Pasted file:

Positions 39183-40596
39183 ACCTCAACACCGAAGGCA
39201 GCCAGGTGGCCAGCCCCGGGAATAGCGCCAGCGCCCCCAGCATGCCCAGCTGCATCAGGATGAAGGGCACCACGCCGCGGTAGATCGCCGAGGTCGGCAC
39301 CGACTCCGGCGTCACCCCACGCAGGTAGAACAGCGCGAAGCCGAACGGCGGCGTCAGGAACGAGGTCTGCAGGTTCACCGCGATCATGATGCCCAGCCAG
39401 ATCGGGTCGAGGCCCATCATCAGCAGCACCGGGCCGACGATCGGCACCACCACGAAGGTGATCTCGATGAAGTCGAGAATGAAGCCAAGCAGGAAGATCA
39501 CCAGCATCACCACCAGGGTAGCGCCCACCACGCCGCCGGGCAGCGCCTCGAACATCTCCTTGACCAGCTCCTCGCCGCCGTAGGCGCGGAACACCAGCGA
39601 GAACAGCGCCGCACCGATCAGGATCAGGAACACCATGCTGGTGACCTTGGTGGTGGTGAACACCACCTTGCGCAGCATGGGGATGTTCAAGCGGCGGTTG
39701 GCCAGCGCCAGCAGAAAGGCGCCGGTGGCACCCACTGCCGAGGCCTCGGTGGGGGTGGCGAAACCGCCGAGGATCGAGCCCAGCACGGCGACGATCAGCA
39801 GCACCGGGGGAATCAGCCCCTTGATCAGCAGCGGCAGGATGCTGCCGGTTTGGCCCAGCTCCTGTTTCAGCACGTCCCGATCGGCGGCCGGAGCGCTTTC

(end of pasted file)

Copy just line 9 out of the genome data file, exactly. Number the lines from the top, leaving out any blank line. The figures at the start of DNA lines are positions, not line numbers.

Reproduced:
39801 GCACCGGGGGAATCAGCCCCTTGATCAGCAGCGGCAGGATGCTGCCGGTTTGGCCCAGCTCCTGTTTCAGCACGTCCCGATCGGCGGCCGGAGCGCTTTC